Donate Life ceremony brings to light importance of being an organ donor

Contributed photo
Julia Snyder is a living organ donor and encourages everyone to become a donor. To her, being a living organ donor is one of the most rewarding things a person can do.

Tri-County Health Care welcomed guests to another Donate Life ceremony on April 5. Typically, this event would be held in the Garden of Hope, followed by a flag-raising, but it was moved to the indoor courtyard due to inclement weather. The event was organized by Lois Miller, RN and Cardiac Rehab Manager at Tri-County Health Care. 

After a kickoff address by Miller, LifeSource Representative Barb Nelson-Agnew took to the podium. She explained the importance of organ donation with the help of a special bee mascot. The bee danced and encouraged the crowd to sign up for organ donation. According to Nelson-Agnew, the bee represented the giving power of nature itself and was the perfect mascot to drive home just how vital organ donation is to our society.

This year’s ceremony included two keynote speakers, Julia Snyder, a living organ donor, and Dawn Kemper, an organ donation recipient. The pair walked the small crowd through their journeys with organ donation.

In 2011, Kemper found out that she suffered from polycystic kidney disease, a genetic disease that causes cysts to form on the kidneys. In 2014, she contracted a severe kidney infection that led her to be placed on dialysis. She was able to recover from the infection and get off dialysis. However, hope was short lived. In 2016, after meeting with a nephrologist, Kemper was informed that she might need to be placed on dialysis due to her declining kidney health. Kemper needed a new kidney.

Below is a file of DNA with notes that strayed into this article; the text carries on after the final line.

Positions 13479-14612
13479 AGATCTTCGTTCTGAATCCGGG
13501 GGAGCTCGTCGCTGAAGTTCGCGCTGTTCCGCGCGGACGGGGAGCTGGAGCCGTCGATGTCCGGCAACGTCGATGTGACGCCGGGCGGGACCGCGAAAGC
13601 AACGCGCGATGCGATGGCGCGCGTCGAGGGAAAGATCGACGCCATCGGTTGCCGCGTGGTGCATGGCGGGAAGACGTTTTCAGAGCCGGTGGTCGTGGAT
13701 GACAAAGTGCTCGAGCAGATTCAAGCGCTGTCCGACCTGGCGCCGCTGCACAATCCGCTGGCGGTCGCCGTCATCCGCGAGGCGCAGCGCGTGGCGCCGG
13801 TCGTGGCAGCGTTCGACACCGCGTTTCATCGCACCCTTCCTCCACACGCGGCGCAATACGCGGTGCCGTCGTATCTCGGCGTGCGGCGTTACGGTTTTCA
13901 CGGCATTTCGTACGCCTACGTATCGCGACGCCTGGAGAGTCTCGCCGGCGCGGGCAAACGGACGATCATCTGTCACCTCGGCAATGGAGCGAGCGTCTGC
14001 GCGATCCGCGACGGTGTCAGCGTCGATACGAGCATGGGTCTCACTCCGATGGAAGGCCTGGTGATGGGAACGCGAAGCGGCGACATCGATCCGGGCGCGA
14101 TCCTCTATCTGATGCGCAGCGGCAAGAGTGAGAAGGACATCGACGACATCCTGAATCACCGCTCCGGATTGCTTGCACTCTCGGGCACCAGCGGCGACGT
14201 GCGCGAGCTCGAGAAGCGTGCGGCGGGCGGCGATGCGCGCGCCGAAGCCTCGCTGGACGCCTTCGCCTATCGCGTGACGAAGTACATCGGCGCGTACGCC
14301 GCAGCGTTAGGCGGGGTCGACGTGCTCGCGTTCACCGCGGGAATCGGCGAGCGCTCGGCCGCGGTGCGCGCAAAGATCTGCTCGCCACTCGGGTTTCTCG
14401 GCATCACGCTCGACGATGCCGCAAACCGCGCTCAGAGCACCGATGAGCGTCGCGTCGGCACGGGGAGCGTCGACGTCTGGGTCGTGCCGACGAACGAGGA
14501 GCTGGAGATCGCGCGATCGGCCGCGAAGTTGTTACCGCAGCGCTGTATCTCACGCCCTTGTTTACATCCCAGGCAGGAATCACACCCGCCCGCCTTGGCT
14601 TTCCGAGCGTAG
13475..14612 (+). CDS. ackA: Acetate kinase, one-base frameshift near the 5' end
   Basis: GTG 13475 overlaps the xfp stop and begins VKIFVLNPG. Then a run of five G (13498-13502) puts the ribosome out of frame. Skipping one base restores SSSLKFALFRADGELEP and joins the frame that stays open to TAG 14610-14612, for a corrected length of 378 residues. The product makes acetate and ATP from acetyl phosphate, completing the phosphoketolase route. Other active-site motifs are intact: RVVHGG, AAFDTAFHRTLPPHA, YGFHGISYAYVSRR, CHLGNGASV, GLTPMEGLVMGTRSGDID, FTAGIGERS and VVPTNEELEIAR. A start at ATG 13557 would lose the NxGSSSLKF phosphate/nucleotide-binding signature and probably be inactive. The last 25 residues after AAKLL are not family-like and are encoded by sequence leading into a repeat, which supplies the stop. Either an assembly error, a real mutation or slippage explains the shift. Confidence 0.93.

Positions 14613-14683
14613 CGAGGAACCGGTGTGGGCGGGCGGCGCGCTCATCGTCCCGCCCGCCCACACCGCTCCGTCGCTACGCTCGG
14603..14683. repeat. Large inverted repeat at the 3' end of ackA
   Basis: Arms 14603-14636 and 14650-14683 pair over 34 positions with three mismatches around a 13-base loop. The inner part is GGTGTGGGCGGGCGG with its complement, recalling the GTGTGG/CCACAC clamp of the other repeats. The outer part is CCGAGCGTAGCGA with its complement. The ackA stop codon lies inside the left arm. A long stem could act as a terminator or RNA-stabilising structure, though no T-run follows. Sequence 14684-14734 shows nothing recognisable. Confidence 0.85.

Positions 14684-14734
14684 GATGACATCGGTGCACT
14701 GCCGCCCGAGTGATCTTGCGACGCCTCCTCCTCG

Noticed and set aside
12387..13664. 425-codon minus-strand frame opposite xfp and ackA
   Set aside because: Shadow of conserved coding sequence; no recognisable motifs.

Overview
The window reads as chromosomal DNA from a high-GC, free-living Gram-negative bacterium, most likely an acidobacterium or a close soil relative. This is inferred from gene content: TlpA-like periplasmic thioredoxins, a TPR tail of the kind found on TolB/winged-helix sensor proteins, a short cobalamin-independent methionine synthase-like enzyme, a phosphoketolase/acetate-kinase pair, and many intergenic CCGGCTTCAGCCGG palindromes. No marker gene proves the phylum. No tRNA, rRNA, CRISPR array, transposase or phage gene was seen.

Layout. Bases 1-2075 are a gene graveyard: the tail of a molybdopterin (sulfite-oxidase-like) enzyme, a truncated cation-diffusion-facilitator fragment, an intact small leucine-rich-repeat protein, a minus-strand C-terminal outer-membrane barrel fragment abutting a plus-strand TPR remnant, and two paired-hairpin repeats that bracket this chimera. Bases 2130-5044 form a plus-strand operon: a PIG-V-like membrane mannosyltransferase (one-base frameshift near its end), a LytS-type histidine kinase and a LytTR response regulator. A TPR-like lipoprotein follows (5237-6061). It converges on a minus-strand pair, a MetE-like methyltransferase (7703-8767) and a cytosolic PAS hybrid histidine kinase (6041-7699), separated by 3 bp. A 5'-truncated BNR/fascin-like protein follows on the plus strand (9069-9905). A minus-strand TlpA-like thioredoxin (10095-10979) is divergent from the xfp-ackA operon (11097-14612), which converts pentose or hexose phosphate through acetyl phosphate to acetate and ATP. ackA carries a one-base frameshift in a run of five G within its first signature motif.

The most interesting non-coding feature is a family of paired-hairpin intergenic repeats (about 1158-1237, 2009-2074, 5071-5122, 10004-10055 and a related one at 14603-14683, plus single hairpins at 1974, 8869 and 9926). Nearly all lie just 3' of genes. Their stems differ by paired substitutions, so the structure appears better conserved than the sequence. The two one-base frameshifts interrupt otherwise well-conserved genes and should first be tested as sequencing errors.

Snyder is a living organ donor, which means she is willing to donate organs or tissues while still living. During her tearful speech, she explained that she had never suffered from any health complications in her life. After the death of a close friend who was also an avid believer in organ donation, Snyder set out to be an advocate for the cause. 

After a failed attempt to donate to her nephew, she was introduced to the National Pair Exchange for organ donation. This system helps recipients get paired with donors faster after experiencing compatibility issues. This pairing is how Snyder and Kemper met. 

The pair participated in a cross transplant with an unknown donor in Georgia. Essentially, Snyder wanted to donate a kidney directly to Kemper, but they were incompatible, so Snyder donated a kidney to the individual in Georgia and Kemper received a kidney from the Georgia donor. This process is also known as a “kidney swap.”

“The most amazing part was watching Dawn become healthy again,” said Snyder. The pair shared their story and hoped that others would consider organ donation. At the end of the ceremony, guests draped the Donate Life flag from a railing on the second floor, drawing another Donate Life ceremony to a close. 

To learn more about Tri-County Health Care’s Garden of Hope or how to become an organ donor, please visit